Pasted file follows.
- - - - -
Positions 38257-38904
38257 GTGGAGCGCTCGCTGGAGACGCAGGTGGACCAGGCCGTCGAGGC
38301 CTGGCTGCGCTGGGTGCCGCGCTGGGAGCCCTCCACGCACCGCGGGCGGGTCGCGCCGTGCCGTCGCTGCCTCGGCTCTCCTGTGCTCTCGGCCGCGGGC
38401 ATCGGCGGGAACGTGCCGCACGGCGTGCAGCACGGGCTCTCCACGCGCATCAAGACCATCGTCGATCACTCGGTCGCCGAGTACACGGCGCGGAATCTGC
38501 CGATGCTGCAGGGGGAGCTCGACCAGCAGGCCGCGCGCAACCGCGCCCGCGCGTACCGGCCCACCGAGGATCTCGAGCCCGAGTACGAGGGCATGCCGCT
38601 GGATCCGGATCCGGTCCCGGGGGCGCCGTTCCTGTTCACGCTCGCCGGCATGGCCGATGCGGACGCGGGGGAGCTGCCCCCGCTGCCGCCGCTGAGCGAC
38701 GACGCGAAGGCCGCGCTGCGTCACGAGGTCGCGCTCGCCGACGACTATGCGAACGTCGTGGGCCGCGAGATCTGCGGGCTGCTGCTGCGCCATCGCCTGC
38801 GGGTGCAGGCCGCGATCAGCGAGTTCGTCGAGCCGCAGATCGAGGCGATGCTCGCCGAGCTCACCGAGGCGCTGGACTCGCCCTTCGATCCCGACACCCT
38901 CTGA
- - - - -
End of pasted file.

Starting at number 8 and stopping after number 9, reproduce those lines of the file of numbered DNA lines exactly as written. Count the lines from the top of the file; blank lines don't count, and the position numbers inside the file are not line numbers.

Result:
38801 GGGTGCAGGCCGCGATCAGCGAGTTCGTCGAGCCGCAGATCGAGGCGATGCTCGCCGAGCTCACCGAGGCGCTGGACTCGCCCTTCGATCCCGACACCCT
38901 CTGA